Forbidden planets all-white crew of United Planets Cruiser C57-D
Forbidden planet‘s premise of people exploring deep space and many other features were admitted influences on Star Trek creator Gene Roddenberry, who began developing his show in 1964. One of his significant improvements on USS Enterprise NCC-1701 over Forbidden planet’s United Planets Cruiser C57-D was the injection of women and ethnic diversity into its crew. Critics have pointed out that his future still required women to wear distinct uniforms designed to heighten their sex appeal and that apparently homosexuality was left behind some time before the 23rd century but it was certainly a significant step in the right direction.
In fact, some of Star Trek’s gender conservatism was a compromise with NBC. The first pilot, “The Cage,” was rejected by NBC for being “too cerebral” and also because they didn’t like the fact that Captain Christopher Pike’s second-in-command, Number One, was female. Nichelle Nichols, as communications officer Lieutenant (later Commander) Nyota Uhura, was acceptable (and the actress who’d played Number One was recast as Nurse Chapel). As Uhura, Nichols was one of the first remotely-empowered black characters on TV (Bill Cosby in I, Spy appeared the previous year). Nichols’s passion was in theater and she actually handed in her resignation before none other than Martin Luther King, Jr implored to continue on Star Trek, driving home what an inspiration she was. And although her position was sometimes compared to that of a telephone operator, she more than once capably controlled ship operations after taking the helm!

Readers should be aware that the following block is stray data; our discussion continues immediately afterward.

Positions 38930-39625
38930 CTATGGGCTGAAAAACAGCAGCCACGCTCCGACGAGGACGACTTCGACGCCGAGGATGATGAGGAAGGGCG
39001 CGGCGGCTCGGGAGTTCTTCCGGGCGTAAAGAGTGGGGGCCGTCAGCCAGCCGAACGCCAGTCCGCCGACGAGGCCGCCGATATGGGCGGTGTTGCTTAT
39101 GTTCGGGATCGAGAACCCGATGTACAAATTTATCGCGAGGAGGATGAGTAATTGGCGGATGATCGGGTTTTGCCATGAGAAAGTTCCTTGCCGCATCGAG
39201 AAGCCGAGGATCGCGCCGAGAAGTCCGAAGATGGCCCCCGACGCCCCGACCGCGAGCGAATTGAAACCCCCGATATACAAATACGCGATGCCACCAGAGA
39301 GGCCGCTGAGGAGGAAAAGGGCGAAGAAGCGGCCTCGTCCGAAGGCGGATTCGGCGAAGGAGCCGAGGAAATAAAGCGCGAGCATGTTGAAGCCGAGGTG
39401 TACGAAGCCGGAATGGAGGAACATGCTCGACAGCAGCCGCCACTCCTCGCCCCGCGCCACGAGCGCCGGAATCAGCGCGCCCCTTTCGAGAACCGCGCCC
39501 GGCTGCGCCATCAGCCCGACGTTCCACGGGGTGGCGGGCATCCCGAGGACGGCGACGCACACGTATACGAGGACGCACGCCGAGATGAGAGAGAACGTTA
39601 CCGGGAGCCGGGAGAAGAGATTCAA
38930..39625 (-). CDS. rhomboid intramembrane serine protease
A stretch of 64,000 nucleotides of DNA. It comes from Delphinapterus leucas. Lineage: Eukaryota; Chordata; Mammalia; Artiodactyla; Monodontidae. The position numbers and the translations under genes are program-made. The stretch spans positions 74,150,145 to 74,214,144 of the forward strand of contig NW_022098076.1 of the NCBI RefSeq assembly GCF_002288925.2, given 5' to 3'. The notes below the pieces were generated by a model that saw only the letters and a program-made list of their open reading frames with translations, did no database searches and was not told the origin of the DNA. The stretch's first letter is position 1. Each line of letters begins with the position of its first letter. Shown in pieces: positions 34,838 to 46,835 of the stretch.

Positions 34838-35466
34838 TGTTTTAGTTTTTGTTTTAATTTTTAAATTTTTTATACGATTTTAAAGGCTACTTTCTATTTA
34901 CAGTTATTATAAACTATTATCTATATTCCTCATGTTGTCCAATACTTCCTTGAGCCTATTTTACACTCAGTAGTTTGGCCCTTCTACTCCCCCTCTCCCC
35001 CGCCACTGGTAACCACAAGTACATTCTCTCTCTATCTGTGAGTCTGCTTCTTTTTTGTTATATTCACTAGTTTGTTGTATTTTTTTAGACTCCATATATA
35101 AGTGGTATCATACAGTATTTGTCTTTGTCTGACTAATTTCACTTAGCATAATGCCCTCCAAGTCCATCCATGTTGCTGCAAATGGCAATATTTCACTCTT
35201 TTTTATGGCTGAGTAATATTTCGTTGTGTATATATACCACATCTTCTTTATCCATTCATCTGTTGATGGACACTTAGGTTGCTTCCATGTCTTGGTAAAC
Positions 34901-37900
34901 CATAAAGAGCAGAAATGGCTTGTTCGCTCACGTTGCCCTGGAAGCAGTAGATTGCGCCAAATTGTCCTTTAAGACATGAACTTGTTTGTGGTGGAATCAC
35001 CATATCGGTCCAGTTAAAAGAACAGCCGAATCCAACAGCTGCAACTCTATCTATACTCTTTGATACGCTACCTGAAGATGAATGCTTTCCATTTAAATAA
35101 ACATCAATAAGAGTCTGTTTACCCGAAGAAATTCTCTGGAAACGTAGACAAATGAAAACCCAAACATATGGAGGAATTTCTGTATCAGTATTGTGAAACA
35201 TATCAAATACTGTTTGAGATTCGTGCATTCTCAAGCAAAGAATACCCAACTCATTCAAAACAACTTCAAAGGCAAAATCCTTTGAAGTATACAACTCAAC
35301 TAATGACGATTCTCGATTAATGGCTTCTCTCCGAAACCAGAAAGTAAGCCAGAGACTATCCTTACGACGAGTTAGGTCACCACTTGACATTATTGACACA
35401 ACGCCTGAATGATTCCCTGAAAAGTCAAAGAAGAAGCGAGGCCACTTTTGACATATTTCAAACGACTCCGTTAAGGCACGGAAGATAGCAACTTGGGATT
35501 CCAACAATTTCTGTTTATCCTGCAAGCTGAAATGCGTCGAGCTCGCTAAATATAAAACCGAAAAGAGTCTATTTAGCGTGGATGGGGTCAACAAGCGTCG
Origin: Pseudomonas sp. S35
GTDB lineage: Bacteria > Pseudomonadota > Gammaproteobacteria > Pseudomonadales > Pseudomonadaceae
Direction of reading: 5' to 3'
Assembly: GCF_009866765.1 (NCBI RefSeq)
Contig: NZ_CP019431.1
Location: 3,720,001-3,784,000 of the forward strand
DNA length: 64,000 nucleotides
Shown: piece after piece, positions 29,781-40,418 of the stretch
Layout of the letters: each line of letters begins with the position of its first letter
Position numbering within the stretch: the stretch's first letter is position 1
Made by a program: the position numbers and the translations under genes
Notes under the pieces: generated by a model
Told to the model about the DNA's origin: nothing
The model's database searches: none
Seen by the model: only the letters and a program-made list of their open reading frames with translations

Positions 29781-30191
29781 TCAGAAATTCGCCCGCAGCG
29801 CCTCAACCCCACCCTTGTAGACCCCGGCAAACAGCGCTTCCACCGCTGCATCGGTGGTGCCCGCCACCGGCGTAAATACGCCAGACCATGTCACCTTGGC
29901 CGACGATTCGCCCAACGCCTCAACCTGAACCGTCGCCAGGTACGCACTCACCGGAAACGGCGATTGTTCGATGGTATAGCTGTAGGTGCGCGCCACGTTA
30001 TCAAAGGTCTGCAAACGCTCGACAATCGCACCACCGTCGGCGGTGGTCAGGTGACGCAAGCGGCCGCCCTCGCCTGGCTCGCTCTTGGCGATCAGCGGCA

The Star Trek franchise has consistently depicted black characters in key roles such as Captain Clark Terrell (Paul Winfield) in Star Trek: The Wrath of Khan (1982); Lieutenant Commander Geordi La Forge (Levar Burton) in Star Trek: The Next Generation (1987); Fleet Admiral Cartwright (Brock Peters) in Star Trek VI: The Undiscovered Country (1991); Commander (later Captain) Benjamin Lafayette Sisko (Avery Brooks) and Commander Calvin “Cal” Hudson (Bernie Casey) in Star Trek: Deep Space Nine (1993); and Ensign Travis Mayweather (Anthony Montgomery) on Enterprise (2001).
Additionally, Star Trek has to this day been one of the only instances in science-fiction television where black actors have played aliens not only heavily made-up (such as Michael Dorn as Klingon Lieutenant Worf), but also relatively unaltered (e.g. Vulcan officer Tuvok (Tim Russ); El-Aurian bartender, Guinan (Whoopi Goldberg); psychoprojective telepathy projection Fenna and Halanan Nidell (Salli Richardson-Whitfield). One glaringly offensive racial misstep was the Next Generation episode “Code of Honor” which is one of the worst episodes in the franchise’s history, a Tarzanistic jungle melodrama set on an all black planet. Other than that, after Star Trek, any futuristic space crews from earth would at least make token attempts at depicting diversity.